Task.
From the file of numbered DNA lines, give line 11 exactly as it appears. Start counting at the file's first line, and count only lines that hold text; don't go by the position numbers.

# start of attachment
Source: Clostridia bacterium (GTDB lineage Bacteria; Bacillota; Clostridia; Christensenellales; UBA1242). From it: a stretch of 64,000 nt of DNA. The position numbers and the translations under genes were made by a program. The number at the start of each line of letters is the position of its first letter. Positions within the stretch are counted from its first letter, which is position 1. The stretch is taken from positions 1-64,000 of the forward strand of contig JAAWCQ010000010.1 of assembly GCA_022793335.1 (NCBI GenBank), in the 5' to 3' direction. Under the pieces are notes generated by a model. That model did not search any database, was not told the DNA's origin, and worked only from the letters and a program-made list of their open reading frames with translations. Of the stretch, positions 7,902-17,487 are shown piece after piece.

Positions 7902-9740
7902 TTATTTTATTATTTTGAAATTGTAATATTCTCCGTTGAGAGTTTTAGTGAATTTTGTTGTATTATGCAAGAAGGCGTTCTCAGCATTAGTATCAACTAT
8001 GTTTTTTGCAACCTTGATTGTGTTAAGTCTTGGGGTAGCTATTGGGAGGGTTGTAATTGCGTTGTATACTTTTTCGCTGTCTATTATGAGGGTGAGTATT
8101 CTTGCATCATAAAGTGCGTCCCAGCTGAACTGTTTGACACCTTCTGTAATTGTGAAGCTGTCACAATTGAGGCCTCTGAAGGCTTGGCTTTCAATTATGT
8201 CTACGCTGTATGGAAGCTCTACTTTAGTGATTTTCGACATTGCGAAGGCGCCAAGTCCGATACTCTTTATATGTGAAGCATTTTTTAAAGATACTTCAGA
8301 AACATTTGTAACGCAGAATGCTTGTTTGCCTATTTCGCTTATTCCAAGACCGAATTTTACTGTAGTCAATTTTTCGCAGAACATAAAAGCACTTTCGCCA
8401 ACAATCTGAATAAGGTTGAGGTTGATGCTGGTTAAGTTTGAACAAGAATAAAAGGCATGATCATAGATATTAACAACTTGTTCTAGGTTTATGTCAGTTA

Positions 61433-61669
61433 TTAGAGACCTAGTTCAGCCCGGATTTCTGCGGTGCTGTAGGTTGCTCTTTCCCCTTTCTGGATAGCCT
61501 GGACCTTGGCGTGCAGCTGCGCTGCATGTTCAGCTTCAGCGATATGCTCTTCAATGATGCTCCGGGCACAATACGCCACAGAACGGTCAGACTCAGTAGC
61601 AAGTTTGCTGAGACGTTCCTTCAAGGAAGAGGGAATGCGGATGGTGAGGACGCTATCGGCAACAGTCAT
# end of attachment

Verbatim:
61501 GGACCTTGGCGTGCAGCTGCGCTGCATGTTCAGCTTCAGCGATATGCTCTTCAATGATGCTCCGGGCACAATACGCCACAGAACGGTCAGACTCAGTAGC